Poland risks losing half of previously greenlighted onshore wind land potential due to recent parliamentary amendment


47% – that is how much less of Poland’s land potential will be available for onshore wind investments, compared to the original government proposal, given the requirement introduced by the parliamentary commission to maintain a distance of 700 metres from residential housing becomes a reality. The previously consulted wording of the bill referred to 500 metres. In the Kujawsko-Pomorskie voivodeship alone, if the law enters into force in this modified form, this change means the loss of 65% of the area available for wind turbines.

The amendment to the law liberalising the 10H rule, which in practice has been blocking the development of wind power in Poland for years, adopted at the end of January by the parliamentary committee, is, according to Instrat estimates, twice as restrictive as the previous variant of the law that went through public consultations. This original variant envisaged setting the minimal distance at 500 metres from residential housing.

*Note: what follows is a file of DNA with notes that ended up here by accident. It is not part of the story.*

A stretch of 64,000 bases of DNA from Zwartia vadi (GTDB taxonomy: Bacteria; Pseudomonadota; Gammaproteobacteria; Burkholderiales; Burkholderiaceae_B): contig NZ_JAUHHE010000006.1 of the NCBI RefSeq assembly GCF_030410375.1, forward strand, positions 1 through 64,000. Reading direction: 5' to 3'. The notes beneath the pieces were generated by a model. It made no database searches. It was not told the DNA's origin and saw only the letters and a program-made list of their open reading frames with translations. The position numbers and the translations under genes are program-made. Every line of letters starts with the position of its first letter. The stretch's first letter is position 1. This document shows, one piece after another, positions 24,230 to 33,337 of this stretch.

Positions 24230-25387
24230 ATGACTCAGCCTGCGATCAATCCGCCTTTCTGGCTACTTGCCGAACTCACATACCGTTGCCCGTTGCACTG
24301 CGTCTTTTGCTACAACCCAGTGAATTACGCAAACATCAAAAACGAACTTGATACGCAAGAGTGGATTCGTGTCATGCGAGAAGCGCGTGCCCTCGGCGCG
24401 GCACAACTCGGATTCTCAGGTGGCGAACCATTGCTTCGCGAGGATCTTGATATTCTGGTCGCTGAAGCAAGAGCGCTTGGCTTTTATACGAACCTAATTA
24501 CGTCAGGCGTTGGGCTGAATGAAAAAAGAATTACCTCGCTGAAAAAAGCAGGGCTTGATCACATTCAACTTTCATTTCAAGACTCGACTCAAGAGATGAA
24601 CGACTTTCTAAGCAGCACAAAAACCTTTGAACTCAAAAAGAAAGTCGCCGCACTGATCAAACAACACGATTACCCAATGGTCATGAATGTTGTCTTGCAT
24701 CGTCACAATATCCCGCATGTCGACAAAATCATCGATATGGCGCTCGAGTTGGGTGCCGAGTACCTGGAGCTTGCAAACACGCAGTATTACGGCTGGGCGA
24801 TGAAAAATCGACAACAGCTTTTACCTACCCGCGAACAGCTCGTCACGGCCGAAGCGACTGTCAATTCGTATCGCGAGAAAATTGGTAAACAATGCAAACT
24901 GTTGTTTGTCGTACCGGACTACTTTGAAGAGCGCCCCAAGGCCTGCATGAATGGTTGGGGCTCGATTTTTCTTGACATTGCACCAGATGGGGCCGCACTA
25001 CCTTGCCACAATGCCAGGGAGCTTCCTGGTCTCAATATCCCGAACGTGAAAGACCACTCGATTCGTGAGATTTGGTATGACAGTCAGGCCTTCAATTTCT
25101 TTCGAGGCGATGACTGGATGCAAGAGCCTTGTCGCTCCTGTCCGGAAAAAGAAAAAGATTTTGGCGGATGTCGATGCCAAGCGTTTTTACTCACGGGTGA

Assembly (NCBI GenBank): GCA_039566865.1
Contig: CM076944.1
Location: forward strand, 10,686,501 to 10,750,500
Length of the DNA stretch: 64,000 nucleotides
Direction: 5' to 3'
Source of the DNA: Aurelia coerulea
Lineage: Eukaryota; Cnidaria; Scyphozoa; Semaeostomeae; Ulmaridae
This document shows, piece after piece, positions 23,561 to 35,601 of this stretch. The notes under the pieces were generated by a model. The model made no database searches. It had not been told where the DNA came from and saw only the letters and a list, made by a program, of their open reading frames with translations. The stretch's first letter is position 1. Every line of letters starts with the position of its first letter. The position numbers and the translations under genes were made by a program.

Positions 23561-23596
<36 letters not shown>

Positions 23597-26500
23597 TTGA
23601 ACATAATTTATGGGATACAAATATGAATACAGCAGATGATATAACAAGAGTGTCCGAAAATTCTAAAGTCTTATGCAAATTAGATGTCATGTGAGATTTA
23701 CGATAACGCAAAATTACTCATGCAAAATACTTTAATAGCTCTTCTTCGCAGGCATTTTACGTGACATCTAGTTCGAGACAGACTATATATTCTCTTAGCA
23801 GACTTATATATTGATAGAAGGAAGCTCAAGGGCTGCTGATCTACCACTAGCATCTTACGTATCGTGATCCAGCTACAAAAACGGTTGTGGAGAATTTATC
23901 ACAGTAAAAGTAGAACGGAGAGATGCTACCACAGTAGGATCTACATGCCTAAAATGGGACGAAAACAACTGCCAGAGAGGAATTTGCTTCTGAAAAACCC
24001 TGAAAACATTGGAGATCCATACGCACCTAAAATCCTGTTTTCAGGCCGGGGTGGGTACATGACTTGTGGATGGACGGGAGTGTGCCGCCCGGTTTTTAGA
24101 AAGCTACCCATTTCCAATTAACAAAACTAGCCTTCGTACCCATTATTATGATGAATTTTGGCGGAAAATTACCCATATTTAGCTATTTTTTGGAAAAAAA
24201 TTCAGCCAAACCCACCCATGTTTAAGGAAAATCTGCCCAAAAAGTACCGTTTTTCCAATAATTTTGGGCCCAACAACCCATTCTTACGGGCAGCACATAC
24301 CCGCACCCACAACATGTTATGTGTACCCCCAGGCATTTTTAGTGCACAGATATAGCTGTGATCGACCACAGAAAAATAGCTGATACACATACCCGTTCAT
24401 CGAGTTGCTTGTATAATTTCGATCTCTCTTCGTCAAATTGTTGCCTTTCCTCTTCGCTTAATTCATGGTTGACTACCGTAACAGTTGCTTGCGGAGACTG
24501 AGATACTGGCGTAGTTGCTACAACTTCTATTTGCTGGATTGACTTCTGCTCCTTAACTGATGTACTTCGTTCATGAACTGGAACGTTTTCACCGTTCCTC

In practice, the adoption of the amendment in its current form (change in the required distance and other modifications to the wind investment permitting process) will not only cut onshore wind land potential in Poland by up to half but also significantly delay or paralyse many already advanced investment projects. Thus, enacting the amendment in the 700 metres variant will drastically slow down the pace of decarbonisation of the Polish power sector and increase the country’s bill for imported fossil fuels. This is not a true liberalisation of the 10H rule.